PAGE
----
Ogletree receives the same match up with Michael Coe again, but this time they are on the other side of the field. The route is very similar to the last one, Ogletree motions towards the sideline, but then cuts back inside on a slant route.
This is a route that I saw the Cowboys run with every intention of exposing the middle of the field. The middle of the field was wide open because the Giants were playing press coverage with their two safeties playing deep over the top. They wanted to limit the big play deep down the field, but this allowed the Cowboys to find holes underneath.
Ryan Cook did a pretty good job in this game, but he did have some negative plays when he first entered the game. His snap here is way too far to the right of Romo. Fortunately for the Cowboys, Romo makes a great grab on a poorly snapped ball.
In my opinion, the refs gave Ogletree and the Cowboys a bad spot here. He is clearly past the yellow marker, which is unofficial, but it looked like to me that Ogletree did indeed pick up the first down with his second effort. Maybe his knee was down before he extended his body over the first down marker, but the effort was outstanding from Ogletree on this play.
Romo was clearly comfortable with targeting Ogletree throughout the entire game. With Ogletree securing his catches and fighting for extra yardage, that probably made it easier for Romo to trust him.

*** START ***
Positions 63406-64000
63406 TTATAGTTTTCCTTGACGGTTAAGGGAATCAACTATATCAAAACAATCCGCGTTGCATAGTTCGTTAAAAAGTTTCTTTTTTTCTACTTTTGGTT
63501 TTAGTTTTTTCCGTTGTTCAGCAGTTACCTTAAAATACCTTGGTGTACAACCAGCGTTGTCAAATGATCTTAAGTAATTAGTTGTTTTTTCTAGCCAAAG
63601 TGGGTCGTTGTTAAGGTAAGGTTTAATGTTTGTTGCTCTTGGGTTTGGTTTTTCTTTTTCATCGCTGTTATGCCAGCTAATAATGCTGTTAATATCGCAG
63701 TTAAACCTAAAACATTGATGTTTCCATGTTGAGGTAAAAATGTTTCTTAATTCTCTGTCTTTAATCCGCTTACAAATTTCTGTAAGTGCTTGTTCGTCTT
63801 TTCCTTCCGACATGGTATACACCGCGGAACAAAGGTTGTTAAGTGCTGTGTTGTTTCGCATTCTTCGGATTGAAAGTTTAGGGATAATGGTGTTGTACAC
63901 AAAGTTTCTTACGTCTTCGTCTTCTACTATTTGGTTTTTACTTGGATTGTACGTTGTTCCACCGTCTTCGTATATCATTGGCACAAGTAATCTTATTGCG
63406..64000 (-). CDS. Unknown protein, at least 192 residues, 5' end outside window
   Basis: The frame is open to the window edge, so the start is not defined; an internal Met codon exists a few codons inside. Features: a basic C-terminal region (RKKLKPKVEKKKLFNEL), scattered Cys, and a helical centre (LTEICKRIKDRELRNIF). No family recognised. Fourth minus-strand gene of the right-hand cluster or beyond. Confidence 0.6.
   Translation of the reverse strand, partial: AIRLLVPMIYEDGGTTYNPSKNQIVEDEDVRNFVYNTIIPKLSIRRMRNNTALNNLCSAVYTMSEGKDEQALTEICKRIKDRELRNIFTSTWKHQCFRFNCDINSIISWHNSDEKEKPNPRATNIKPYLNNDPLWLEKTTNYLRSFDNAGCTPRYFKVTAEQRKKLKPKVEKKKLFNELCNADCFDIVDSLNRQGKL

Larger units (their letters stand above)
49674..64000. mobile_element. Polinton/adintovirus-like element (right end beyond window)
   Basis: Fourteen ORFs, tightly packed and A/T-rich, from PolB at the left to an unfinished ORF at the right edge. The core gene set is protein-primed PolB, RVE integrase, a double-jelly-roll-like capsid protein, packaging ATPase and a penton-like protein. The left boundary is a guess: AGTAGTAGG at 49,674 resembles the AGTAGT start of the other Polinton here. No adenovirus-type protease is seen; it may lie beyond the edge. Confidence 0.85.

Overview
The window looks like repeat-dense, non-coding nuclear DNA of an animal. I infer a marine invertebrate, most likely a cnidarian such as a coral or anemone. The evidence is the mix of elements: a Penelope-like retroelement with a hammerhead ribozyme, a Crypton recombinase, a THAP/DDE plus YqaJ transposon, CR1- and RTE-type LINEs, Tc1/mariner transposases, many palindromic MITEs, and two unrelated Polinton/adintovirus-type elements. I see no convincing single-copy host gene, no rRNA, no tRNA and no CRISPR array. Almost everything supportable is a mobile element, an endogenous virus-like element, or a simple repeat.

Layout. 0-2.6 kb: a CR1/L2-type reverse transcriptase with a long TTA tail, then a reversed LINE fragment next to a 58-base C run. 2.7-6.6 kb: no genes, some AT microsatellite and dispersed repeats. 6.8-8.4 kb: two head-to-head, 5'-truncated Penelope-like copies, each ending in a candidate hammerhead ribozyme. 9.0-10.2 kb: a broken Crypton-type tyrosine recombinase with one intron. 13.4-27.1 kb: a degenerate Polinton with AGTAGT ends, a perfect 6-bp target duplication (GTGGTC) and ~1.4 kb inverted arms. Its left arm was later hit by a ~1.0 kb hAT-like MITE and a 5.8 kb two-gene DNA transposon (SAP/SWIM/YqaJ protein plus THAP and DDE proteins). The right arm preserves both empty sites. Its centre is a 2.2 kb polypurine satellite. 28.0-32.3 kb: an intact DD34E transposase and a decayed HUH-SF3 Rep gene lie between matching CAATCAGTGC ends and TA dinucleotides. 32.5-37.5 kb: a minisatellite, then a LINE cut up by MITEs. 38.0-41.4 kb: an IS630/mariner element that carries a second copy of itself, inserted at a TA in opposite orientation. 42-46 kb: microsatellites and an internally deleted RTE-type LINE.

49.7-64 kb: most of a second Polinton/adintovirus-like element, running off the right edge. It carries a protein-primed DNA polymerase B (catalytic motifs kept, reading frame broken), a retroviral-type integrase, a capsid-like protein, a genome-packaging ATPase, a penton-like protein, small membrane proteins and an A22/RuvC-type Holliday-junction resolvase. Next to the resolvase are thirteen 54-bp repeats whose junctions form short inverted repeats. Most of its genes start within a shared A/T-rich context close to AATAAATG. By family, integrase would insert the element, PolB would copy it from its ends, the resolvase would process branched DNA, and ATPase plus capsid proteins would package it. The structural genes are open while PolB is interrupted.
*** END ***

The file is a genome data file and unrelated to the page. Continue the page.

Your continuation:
2nd Quarter: 2nd and 5 at NYG 10
On Ogletree's first regular season NFL touchdown, he made a play that was reminiscent of Patrick Crayton and Laurent Robinson extending their routes according to what Tony Romo did while he was scrambling.
Romo motions running back DeMarco Murray out wide, which opens up the field. Ogletree is in the slot and will run a very simple pattern here. He will cut up field, turn quickly inside and finally he will turn around in the middle of the field and face Romo.
Jason Pierre-Paul was a problem all night long for Tyron Smith. Smith didn't have a good game, but there were times where Smith stonewalled Pierre-Paul and the other Giants' defensive ends. But on this play, JPP drives Smith back into the backfield and Romo has to adjust accordingly.
Romo feels the pressure with the eyes in the back of his head and begins to scramble outside of the pocket. Ogletree is being covered by Chase Blackburn and Jacquian Williams at around the five yard line.
Now JPP has beaten Smith and makes a diving attempt to take out Romo by the legs, but the mobile Romo is already starting to run away from him. Ogletree notices that the end zone is wide open, so he begins to split the two linebackers attempting to cover him.